Gandhi, Gus, and Renewal (Gandhian Philosophy)

Anita Nahal

By Anita Nahal

This poem is inspired by a 2021 American Netflix drama series, Sweet Tooth based on Jeff Lemire’s comic series. In it, hybrids of human and animals attempt to save themselves from pure humans. Gus is the main character in Sweet Tooth. The poem is also inspired by both the Walt Disney movie adaptation and the original, The Jungle Book by Rudyard Kipling (1894). Kaa, Baloo, Sher Khan, Bagheera and Mowgli are characters from The Jungle Book.


Everywhere there’s a weird artificial jungle. Under, around, skirting tween, and on our bodies too. Sometimes naked and weeping. The bodies. Or maybe the jungle, which looks too exact. Too perfect. Is it utopia or dystopia? Depends on us. Sirens screech. People scream. Things thud, thump, jingle, roam, romp and mingle. And destinies go in a loop. Watching from the clouds, Gandhi went visiting in his loved loin cloth carrying an Ahmisa* placard. But no one was there. Just burnt trees, buildings, and cars covered with ash, soot, tears, salt, sugar, and some water droplets. He takes a bit of the salt, sugar and water and mixes, and places in a knot at the end of his loin cloth. Trudges on.

From somewhere, Kaa could be heard:

“Do you know, I can eat your khadi cloth, you, and all

One gulp of you

Smug about nonviolence, that is you

One simple morsel, that’s all it will take

To have you in my tummy bake

You, your khadi cloth, and all.”

Gandhi retorted, “You don’t have enough might to eat me. My nonviolence will give you diarrhea.”

Baloo chuckling, sighing could be heard, in his deep baritone,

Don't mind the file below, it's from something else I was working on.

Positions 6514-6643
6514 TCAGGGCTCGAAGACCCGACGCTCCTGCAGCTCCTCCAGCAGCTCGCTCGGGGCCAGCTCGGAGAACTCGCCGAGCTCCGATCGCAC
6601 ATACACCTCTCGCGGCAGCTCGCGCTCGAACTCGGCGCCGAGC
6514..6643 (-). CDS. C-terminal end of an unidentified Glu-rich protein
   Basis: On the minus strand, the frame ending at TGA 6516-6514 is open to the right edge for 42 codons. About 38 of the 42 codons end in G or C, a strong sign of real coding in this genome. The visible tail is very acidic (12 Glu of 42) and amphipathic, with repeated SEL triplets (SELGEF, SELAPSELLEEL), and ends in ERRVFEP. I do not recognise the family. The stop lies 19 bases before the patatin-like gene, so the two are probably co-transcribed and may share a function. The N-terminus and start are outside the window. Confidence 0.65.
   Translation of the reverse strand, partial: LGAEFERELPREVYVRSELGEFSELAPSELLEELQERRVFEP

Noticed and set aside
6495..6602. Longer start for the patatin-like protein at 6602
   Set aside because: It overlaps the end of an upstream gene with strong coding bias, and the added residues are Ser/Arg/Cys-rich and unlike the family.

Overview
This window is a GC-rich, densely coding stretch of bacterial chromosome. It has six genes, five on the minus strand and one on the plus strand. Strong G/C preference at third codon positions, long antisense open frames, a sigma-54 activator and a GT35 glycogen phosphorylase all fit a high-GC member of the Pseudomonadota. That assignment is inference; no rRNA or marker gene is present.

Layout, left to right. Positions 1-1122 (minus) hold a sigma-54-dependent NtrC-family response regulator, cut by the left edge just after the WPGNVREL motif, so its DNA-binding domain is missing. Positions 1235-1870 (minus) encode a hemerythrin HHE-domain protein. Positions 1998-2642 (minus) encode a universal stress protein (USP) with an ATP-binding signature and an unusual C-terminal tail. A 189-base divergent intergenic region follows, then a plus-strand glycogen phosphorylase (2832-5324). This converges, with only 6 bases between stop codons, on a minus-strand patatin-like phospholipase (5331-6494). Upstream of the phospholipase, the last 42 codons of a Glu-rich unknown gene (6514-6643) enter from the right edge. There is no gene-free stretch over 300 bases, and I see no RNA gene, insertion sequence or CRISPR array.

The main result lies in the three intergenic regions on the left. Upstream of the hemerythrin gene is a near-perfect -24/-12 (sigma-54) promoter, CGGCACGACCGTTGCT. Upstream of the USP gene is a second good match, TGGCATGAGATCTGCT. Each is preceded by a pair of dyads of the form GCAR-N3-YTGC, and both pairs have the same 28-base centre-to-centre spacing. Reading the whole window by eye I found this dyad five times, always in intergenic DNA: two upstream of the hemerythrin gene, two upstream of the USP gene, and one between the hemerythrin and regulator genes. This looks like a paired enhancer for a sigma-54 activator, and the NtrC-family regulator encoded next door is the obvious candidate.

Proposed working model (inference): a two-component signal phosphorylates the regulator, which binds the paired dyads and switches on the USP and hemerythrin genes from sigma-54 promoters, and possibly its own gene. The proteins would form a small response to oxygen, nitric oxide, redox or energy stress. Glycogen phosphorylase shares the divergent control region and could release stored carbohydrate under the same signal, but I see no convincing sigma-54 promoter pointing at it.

“And there you have it, Gandhi. Kaa is crazy…crazy, crazy tizzy

To eat you and the man-cub and pretend he’s busy

Let is seem all is bright, blaring, and glitzy

When nothing’s left to be balmy

Nothing that’s cheerful and summery

And there you have it, Gandhi. Kaa’s crazy…crazy, crazy, tizzy.”

Sher Khan roars, Bagheera laughs with Mowgli on his back. And Gandhi runs towards a light. Under a tiny tent sat Gus with a torch, shivering, ears upright at the sound of steps. Shadows loom large. Of Gandhi, Martin, Mandela. And of our ancestors. And of all the souls died in road accidents, tsunamis, earthquakes, hurricanes, droughts, killed in wars, riots, murdered, raped, disease killed, or hung themselves. Gus barely lifts the tent and Gandhi’s tears fall on his deer like nose and onto the parched Earth below. ORS** from the knot in his loin cloth falls too. All disappear. A new leaf is soon seen blowin’ in the wind***.


*Ahimsa: Non-violence

**ORS: Oral rehydration solution

***Blowin’ in the wind is a song written by Bob Dylan in 1962 BIO

Bio: Anita Nahal is a Pushcart Prize-nominated Indian American author and professor. She teaches at the University of the District of Columbia, Washington DC. Anita has one novel, four poetry books, four for children and five edited anthologies to her credit among others. Her third poetry book, What’s wrong with us Kali women? (Kelsay, 2021) and her novel, Drenched Thoughts (Authorspress, 2023) are prescribed as mandatory reading in a course on Multicultural Society at Utrecht University, The Netherlands. Anita is the daughter of Sahitya Akademi award-winning Indian novelist, Late Dr. Chaman Nahal, and educationist Late Dr. Sudarshna Nahal.

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